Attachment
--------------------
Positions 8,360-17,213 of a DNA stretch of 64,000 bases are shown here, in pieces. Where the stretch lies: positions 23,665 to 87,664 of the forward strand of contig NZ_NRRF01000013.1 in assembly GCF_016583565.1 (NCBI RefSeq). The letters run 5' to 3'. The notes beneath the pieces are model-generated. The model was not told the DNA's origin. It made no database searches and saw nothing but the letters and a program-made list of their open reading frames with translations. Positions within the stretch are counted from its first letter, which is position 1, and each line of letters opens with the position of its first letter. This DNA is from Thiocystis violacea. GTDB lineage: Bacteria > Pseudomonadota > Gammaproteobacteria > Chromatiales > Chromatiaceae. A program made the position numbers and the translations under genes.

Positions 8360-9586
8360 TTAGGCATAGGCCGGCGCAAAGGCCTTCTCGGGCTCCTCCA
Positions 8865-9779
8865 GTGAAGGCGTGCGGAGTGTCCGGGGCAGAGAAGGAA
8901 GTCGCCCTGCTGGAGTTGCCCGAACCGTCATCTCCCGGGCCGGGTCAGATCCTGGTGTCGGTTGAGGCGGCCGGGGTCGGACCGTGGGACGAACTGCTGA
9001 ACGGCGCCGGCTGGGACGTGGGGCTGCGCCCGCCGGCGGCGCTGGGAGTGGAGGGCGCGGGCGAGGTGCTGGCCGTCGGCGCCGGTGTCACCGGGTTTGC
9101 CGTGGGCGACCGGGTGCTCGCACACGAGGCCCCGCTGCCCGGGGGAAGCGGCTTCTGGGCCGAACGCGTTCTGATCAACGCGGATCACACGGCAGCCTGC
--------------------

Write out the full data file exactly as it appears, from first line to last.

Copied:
Positions 8,360-17,213 of a DNA stretch of 64,000 bases are shown here, in pieces. Where the stretch lies: positions 23,665 to 87,664 of the forward strand of contig NZ_NRRF01000013.1 in assembly GCF_016583565.1 (NCBI RefSeq). The letters run 5' to 3'. The notes beneath the pieces are model-generated. The model was not told the DNA's origin. It made no database searches and saw nothing but the letters and a program-made list of their open reading frames with translations. Positions within the stretch are counted from its first letter, which is position 1, and each line of letters opens with the position of its first letter. This DNA is from Thiocystis violacea. GTDB lineage: Bacteria > Pseudomonadota > Gammaproteobacteria > Chromatiales > Chromatiaceae. A program made the position numbers and the translations under genes.

Positions 8360-9586
8360 TTAGGCATAGGCCGGCGCAAAGGCCTTCTCGGGCTCCTCCA
Positions 8865-9779
8865 GTGAAGGCGTGCGGAGTGTCCGGGGCAGAGAAGGAA
8901 GTCGCCCTGCTGGAGTTGCCCGAACCGTCATCTCCCGGGCCGGGTCAGATCCTGGTGTCGGTTGAGGCGGCCGGGGTCGGACCGTGGGACGAACTGCTGA
9001 ACGGCGCCGGCTGGGACGTGGGGCTGCGCCCGCCGGCGGCGCTGGGAGTGGAGGGCGCGGGCGAGGTGCTGGCCGTCGGCGCCGGTGTCACCGGGTTTGC
9101 CGTGGGCGACCGGGTGCTCGCACACGAGGCCCCGCTGCCCGGGGGAAGCGGCTTCTGGGCCGAACGCGTTCTGATCAACGCGGATCACACGGCAGCCTGC